Is obesity a more significant global health risk than hunger?

A new study published in The Lancet highlights the complex issue of food distribution and consumption
vegetables and treats
Experts argue that the issue is closely related to the accessibility of ultra-processed foods.

The global obesity epidemic is escalating at an alarming rate. A recent study published in The Lancet reveals that over one billion people worldwide were living with obesity in 2022. The prevalence of obesity has more than doubled among adults and quadrupled among children and adolescents since 1990. Additionally, the data indicate that 43% of adults were overweight in 2022. This report suggests that obesity is now viewed as a more significant global health risk than hunger, signalling a paradigm shift in our collective concern towards overweight and obese populations. 

The situation is projected to worsen. According to the World Obesity Federation's 2023 atlas, by 2035, 51% of the global population, amounting to over four billion people, will be classified as obese or overweight. This shift in focus from hunger to obesity indicates that the world is not necessarily running out of food, but rather facing a complex issue of food distribution and consumption. Hunger has always been an issue of unequal distribution, while the rising global obesity risks suggest a more intricate problem.

Canada is not immune to this trend. The obesity rate in our country ranges between 30% to 33% depending on the source, with the overweight rate also exceeding 30% in many reports. Some studies even suggest that our obesity rate is now higher than that of the U.S.

READ: Post-COVID, consumers are taking a more proactive approach to their health

The call to action by The Lancet is a serious one. Experts argue that the issue is closely related to the accessibility of ultra-processed foods. In response, the Trudeau government has implemented several measures since 2015, including new front-of-packaging regulations set to take effect in 2026, which will help consumers identify products high in fat, sugar or sodium. Additionally, Bill C-252, currently in the Canadian Senate, aims to restrict food and beverage marketing directed at children. While it is too early to assess the impact of these measures on the obesity epidemic, they represent a step in the right direction.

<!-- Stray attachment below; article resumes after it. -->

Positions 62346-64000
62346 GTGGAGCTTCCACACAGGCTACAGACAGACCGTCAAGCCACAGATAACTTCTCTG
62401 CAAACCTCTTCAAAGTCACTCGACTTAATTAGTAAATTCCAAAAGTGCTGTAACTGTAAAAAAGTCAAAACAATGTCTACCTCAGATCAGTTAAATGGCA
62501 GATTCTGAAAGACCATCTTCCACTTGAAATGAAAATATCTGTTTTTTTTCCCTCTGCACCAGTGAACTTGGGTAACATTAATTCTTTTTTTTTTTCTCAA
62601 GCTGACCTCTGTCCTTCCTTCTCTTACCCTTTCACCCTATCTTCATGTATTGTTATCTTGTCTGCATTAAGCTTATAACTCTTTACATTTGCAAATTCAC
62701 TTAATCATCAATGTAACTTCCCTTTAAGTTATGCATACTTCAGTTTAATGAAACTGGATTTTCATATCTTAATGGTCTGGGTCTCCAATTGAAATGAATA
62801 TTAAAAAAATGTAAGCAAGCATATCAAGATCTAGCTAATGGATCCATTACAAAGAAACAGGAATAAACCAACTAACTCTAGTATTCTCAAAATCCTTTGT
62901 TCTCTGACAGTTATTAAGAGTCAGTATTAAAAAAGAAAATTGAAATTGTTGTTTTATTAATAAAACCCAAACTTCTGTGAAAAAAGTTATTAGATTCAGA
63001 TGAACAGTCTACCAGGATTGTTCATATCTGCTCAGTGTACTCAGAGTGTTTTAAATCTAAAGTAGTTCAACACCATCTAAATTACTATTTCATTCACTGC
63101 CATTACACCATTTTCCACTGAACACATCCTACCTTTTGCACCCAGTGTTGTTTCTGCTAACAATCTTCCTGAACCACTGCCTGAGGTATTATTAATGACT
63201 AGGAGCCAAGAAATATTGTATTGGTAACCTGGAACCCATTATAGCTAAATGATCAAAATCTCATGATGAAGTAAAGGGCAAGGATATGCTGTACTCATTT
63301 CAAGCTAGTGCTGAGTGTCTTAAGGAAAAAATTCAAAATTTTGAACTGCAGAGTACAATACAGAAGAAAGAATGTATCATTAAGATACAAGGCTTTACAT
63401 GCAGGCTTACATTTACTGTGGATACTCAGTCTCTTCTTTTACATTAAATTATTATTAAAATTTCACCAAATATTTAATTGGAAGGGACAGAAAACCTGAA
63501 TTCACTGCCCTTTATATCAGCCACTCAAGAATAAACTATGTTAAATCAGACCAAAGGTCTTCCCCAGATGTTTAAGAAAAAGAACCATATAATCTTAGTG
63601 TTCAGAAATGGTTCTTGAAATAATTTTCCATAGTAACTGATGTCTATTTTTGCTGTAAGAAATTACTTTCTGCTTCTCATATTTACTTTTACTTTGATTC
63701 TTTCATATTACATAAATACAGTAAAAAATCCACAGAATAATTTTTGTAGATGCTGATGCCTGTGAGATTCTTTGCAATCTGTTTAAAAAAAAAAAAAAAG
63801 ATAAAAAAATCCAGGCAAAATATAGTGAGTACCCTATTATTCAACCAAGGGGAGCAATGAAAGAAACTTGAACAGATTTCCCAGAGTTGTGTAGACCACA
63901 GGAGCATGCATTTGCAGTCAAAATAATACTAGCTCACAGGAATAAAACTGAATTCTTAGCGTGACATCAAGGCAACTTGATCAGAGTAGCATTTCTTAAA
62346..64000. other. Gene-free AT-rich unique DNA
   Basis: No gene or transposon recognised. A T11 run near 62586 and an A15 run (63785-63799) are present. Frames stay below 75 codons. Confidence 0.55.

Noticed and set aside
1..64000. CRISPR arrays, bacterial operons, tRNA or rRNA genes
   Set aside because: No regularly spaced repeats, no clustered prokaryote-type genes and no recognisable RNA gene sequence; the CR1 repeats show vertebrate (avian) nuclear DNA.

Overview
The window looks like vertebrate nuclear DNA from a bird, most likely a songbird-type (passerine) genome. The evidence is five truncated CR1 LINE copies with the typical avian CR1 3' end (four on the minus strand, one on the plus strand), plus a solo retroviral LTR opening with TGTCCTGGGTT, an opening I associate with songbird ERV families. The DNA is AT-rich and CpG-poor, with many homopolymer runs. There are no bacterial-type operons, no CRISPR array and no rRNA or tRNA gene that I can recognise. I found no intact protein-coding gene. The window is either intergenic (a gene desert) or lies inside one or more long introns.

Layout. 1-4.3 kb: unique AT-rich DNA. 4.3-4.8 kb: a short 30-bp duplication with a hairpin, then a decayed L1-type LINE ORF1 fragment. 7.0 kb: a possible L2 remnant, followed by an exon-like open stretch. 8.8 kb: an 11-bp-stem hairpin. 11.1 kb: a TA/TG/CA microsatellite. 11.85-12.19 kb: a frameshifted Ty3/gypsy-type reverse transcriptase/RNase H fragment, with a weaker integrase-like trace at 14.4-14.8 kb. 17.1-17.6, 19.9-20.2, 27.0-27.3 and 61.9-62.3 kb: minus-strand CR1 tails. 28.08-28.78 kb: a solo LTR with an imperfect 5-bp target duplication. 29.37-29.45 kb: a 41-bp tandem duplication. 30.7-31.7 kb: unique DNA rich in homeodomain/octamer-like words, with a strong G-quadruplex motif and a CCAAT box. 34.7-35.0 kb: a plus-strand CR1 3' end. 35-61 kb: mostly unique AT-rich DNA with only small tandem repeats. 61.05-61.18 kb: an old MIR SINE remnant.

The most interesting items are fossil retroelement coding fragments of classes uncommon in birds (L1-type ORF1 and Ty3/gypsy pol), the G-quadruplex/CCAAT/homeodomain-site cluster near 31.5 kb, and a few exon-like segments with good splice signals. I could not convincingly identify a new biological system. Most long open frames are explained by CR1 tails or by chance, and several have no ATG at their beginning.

However, many experts had high hopes for a significant change with the introduction of the new food guide. Despite being more than 5 years old, the guide has not been able to reverse the trend of increasing obesity rates, while Canada's life expectancy has decreased for three consecutive years, from 82.3 years in 2019 to 81.3 in 2022. Although COVID-19 and other factors have contributed to this decline, obesity is a known risk factor for premature mortality and increased medical needs throughout life.

The complexity of obesity as an issue is evident. Factors such as poverty, education, access to healthcare, and lifestyle all play a role in determining an individual's risk. One emerging trend is the increasing use of GLP-1 drugs like Ozempic, originally designed for diabetes management, for non-medical weight loss purposes in the Western world. The impact of obesity on COVID-19 mortality rates has also brought attention to these drugs as potential solutions for weight loss.

READ: Weighing the threat of Ozempic on snack sales 

The recent departure of Oprah Winfrey from the WeightWatchers board, coupled with her admission of using a GLP-1 drug, led to a 20% drop in the company's shares. This news, along with the decreasing shares of snack food companies like MondelēzPepsiCo and Nestlé, indicates a growing concern in the industry about the impact of these drugs on consumer behaviour. With projections suggesting that nearly 25 million Americans will be using these drugs by 2032, the industry is closely monitoring the situation. In Canada, while official numbers are not available, there was a shortage of Ozempic for a while, highlighting the growing demand.

Policy decisions will undoubtedly influence the demand for these novel drugs. The new Pharmacare bill introduced in parliament this week did not include these drugs, but it will be interesting to see whether governments will view them as a solution to the obesity problem.

Our current approach to addressing obesity is not yielding the desired results. However, as with many other health challenges, the solution may once again emerge from Big Pharma.

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